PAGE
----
Kimhong’s former business associate Theng Leang, previously a director of another of Kimhong’s companies, Phipup Deimeas Investment, said he had resigned as the director in 2018 and was no longer associated with the company. Other former directors of the real estate firm could not be reached.

“I left this company in 2018 because the way we work together didn’t go well and I have no comment about the fraud,” Leang said. 

Kampot’s police chief Chanmathurith said that police are still searching for more associates of the Piphup Deimeas company. 

He added that there had been other tycoons facing legal issues for defrauding Kampot residents, notably tycoon Chea Saran’s company Chea Saran Group. 

Chea Saran was arrested in April after around 2,000 families filed complaints against him and his associates. He was charged with aggravated fraud and sent to Kampot prison on April 27.

“We will continue the procedure and the business formula is not different from Deimeas and Chea Saran,” Kampot’s police chief said.

Cambodia Microfinance Association (CMA) spokesperson Kaing Tongngy said that people have frequently been scammed by fraudulent companies as they seek a return on high interest rates. 

“Sadly, this problem continues to occur, but sometimes there seems to be no restraint,” he said. “Even local authorities do not know whether this form of fraud is illegal or not.”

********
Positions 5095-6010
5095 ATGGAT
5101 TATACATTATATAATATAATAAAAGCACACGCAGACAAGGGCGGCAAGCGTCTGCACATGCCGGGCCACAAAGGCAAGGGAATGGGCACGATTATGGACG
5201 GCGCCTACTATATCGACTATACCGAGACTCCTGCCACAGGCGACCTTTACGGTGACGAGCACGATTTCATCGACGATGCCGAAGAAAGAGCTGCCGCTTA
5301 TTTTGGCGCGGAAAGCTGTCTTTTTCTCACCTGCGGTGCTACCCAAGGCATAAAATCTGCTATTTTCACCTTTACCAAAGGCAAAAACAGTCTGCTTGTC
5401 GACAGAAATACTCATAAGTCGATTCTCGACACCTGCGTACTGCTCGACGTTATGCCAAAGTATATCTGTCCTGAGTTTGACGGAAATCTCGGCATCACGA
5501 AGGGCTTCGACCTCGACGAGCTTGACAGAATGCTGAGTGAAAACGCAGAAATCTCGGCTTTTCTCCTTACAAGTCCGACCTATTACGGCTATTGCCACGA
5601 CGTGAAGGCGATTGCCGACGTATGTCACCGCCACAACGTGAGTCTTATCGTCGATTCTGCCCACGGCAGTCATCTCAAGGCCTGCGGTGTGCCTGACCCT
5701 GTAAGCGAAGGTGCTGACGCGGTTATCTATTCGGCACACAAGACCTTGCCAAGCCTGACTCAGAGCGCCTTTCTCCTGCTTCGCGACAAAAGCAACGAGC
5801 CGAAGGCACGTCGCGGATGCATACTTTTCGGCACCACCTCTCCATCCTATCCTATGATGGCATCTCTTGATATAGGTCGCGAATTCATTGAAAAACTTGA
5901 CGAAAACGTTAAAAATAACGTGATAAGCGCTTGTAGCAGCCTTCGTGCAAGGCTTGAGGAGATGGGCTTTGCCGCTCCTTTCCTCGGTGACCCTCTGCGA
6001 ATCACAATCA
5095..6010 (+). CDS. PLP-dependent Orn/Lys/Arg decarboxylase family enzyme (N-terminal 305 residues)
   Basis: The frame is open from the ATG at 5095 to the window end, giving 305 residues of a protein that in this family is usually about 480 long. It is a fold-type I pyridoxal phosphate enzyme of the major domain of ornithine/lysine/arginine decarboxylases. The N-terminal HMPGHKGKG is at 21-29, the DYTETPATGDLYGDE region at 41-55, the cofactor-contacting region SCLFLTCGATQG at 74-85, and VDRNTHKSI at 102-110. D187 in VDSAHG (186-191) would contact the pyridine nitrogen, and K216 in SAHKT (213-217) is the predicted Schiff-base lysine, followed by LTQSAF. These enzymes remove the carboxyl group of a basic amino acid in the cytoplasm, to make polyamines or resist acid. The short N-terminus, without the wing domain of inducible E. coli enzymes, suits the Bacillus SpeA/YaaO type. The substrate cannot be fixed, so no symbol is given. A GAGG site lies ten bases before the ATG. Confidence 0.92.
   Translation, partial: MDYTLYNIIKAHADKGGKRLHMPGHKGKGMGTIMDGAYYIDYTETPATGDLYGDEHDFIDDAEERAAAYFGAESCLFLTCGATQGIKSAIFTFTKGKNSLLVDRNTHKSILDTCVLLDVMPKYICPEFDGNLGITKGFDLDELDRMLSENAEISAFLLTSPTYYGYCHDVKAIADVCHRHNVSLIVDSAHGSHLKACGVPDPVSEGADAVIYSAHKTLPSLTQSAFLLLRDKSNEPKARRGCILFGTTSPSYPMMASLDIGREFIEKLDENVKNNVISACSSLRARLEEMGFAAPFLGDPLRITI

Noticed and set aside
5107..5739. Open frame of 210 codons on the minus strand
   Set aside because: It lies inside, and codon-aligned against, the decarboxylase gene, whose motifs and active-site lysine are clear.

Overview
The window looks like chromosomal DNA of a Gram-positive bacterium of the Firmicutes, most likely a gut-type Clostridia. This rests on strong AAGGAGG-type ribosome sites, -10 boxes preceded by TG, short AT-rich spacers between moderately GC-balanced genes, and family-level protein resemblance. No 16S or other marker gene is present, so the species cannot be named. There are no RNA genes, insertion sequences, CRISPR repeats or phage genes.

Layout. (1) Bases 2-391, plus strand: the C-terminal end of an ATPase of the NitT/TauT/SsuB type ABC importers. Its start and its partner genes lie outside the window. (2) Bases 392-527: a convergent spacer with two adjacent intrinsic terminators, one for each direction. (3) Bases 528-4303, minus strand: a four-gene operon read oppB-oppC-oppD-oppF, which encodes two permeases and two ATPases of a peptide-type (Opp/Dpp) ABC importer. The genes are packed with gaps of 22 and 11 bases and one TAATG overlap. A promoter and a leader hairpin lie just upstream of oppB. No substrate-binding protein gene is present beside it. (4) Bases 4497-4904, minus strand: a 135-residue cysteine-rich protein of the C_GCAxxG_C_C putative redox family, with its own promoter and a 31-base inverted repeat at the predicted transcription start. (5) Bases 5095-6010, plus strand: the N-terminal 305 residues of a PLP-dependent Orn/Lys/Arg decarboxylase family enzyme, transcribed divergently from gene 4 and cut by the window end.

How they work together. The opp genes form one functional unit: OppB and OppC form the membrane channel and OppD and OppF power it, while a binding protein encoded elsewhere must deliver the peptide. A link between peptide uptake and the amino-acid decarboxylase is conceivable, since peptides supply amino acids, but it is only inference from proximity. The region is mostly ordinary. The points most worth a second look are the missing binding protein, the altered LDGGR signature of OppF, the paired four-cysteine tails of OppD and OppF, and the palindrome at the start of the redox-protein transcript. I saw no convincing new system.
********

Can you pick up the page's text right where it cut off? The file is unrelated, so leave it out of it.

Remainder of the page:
Tongngy pointed out that a company with more than 30 shareholders — as was the case with Piphup Deimeas — must have a license from the Ministry of Economy and Finance to raise capital from the public.

Commerce Ministry spokesperson Seang Thai and Ministry of Economy and Finance spokesperson Meas Soksensan could not be reached for comment.

“Citizens should file a complaint to the authorities and relevant officials to freeze the company’s assets and continue legal proceedings to seek redress and compensation,” CMA’s Tongngy told CamboJA. “I urge people to understand and study more on investment clearly before and believe in high interest rates to avoid all forms of fraud.”

Tongngy did not respond to additional questions, asked later over Telegram, about whether victims of the land fraud scheme who had borrowed from CMA member institutions would receive any form of debt relief or restructuring. 

The Association of Banks in Cambodia chairman Raymond Sia did not respond to request for comment.

Human rights NGO Licadho’s Operations Director Am Sam Ath said that authorities should seek some solution for the heavily indebted families. 

“It is important to point out that the authorities and relevant officials should pay more attention to this issue, and I think before giving any license to any company it should be checked,” he said. “Study [the company] in depth so that they do not rely on the license obtained from the Ministry to use to do bad things and cause harm to citizens.”